Have you ever sat in an interview across from an engaging, enigmatic, intelligent human and suddenly found yourself absolutely petrified?

As a leader of a function you want the best possible team around you, people that get you, that have the energy and the drive to help you meet those targets! But, then why is it that looking directly into the eyes of a star candidate, the feeling of dread overwhelms you.
 
Let’s consider possible reasons why this is happening?
 
  • Could you be worried about the impact this person will have on your team? You work hard to provide a balanced working environment, one  that equally challenges and nurtures those within it. Could the introduction of someone with more experience than is required upset that balance and create issues with the existing function?
  • Are you worried that they will get bored? Are you wondering why this person wants to join your team; thinking they will quickly get fed up with a role that they are overqualified for?
  • Are you concerned about how they make you look? We all aim to think bigger, but let’s be honest, it’s nerve wracking when you meet a candidate that knows more than you do and you are the boss!

So, why am I bringing this to your attention? 

Recently, I’ve seen a couple of my clients walk away from incredible candidates because they were ‘too good’, and although I respect that decision, I wouldn’t be doing my job if I didn’t challenge that thought process. Afterall, it’s my job to help you build a high performing team and when exceptional talent is being turned away, we all must ask ourselves why and what could you be missing out on?

Someone who had some really interesting pointers on this subject is famous millionaire James Caan, who initially achieved his success in the recruitment industry.  He say’s…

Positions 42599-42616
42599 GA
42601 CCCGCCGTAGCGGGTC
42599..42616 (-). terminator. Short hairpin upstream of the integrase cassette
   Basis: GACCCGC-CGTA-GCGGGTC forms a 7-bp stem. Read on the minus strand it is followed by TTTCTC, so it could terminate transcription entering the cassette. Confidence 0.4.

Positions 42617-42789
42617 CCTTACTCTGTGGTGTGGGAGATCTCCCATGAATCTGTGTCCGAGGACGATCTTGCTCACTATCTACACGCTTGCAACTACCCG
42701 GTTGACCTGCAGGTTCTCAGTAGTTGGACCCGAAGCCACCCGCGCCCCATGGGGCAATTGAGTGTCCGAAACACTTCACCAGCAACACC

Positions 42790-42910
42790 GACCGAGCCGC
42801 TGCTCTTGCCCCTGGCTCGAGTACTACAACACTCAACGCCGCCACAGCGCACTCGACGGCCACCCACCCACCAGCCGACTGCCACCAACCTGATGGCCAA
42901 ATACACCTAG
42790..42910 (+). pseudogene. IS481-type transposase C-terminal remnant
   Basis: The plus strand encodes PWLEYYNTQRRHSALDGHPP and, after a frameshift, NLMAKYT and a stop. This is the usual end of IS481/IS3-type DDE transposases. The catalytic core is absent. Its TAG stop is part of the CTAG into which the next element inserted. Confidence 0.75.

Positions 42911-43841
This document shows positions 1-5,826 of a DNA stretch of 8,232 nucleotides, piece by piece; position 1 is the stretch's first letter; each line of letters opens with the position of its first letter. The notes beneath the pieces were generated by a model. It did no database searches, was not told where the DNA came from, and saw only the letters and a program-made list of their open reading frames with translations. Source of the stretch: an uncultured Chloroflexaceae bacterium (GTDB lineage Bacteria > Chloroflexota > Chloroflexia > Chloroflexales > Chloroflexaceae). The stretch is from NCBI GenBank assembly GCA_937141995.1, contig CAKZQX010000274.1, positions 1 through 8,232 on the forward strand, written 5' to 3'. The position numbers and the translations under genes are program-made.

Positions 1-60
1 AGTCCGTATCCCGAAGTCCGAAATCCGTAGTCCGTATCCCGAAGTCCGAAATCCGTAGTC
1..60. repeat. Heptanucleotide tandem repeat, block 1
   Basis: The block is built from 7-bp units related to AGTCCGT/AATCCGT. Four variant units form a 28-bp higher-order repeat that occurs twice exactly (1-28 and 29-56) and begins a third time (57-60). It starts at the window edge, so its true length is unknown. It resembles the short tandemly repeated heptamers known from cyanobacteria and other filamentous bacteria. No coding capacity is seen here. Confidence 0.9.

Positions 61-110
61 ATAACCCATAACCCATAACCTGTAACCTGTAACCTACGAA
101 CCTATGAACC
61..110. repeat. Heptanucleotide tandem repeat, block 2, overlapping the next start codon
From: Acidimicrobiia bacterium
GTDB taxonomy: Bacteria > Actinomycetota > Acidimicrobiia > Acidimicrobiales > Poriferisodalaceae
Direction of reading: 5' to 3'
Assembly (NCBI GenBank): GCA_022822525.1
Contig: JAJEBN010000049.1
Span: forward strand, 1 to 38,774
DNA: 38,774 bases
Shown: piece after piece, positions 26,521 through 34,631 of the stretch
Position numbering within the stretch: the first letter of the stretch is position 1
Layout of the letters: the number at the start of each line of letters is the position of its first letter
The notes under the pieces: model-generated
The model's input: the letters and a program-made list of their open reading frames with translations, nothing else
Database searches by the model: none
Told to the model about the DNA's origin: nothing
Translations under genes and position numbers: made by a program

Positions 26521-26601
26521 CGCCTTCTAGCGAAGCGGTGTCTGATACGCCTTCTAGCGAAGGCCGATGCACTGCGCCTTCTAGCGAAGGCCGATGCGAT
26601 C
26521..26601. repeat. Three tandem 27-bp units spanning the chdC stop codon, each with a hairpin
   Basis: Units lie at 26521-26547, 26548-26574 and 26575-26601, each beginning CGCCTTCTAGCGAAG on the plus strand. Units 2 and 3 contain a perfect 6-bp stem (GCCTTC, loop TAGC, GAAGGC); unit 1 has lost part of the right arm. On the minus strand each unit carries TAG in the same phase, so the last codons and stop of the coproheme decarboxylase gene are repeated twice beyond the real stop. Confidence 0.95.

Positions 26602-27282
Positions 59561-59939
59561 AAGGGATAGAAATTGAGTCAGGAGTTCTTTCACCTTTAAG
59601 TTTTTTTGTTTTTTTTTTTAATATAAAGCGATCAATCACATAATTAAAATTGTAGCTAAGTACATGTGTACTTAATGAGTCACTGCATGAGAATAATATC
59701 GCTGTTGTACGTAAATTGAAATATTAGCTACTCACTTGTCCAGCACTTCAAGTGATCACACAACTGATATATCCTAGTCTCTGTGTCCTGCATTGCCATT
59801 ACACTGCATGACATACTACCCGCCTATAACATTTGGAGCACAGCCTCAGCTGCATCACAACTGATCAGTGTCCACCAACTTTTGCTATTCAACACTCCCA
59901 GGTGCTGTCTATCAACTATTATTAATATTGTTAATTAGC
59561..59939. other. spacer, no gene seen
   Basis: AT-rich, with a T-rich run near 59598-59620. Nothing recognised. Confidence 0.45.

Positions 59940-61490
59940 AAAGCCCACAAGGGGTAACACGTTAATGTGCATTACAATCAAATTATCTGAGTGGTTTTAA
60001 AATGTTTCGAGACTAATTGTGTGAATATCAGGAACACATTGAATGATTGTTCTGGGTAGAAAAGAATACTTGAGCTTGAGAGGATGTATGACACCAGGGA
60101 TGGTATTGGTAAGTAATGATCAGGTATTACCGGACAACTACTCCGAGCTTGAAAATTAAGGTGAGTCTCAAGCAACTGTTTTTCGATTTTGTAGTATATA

• One of the biggest challenges for a manager or business leader is to ensure you have the right mix of talents and characters. A successful team has people from a variety of disciplines with different approaches to problems – but crucially, they are all working towards one shared goal.
     
  • Any decision that is made by a manager should always be taken for the good of the organisation as a whole rather than what best suits individuals.
     
  • In fact it can be a sign of strength in an individual to recognise when you are not good at something so you can bring someone in who is.
     
  • As well as driving your business forward, hiring people who are better than you in certain areas will naturally improve your own skill set. Whether you are a fresh graduate or a seasoned Chief Executive, you should constantly be looking to improve on a personal level.
     
  • We are operating in a fast-moving environment younger people have grown up with the technology and almost take it completely for granted. It makes sense to take on someone who understands and feels comfortable with social media for example.
Its not just James Caan that recognises the value of hiring out of your comfort zones.
 

"Never hire someone who knows less than you do about what he's hired to do."
Malcolm Forbes

“A small team of A+ players can run circles around a giant team of B and C players.”
Steve Jobs

“Hire people who are better than you are, then leave them to get on with it.”
 David Ogilvy

Now you have heard these opinions,what is yours? Do you think these approaches are only for businesses willing to take risks? Or could your workplace do with a shining star or two to inspire and progress change?
 

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